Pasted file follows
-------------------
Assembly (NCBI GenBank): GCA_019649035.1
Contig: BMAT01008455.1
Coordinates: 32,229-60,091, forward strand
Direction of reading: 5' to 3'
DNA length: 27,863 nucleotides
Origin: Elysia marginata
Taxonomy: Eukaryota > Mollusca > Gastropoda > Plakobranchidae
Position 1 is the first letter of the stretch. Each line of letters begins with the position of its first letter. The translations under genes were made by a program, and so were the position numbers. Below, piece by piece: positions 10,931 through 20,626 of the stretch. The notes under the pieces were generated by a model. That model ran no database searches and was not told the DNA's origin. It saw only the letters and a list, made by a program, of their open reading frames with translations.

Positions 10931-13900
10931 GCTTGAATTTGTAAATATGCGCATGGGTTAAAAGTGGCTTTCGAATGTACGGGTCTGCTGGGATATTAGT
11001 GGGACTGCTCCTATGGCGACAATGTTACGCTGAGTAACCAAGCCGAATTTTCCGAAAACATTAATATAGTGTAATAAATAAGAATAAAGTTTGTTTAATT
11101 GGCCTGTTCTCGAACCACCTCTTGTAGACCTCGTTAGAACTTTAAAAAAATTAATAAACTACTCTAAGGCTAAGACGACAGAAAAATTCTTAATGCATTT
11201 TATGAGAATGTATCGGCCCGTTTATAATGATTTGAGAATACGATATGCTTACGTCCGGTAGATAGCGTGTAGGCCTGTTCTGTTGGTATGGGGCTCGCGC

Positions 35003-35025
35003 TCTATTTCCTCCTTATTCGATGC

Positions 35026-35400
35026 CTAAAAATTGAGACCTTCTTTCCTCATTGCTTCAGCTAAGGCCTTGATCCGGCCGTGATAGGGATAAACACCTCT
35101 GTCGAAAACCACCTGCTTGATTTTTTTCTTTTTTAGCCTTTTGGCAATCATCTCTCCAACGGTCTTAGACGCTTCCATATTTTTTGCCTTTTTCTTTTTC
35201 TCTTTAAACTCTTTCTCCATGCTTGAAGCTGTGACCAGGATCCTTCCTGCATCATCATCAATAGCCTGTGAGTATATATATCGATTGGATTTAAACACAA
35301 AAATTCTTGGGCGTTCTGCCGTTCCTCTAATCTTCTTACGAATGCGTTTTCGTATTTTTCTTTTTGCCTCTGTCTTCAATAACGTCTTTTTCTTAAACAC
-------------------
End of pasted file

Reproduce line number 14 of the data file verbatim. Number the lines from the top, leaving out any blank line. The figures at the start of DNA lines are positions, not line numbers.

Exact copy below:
Positions 35003-35025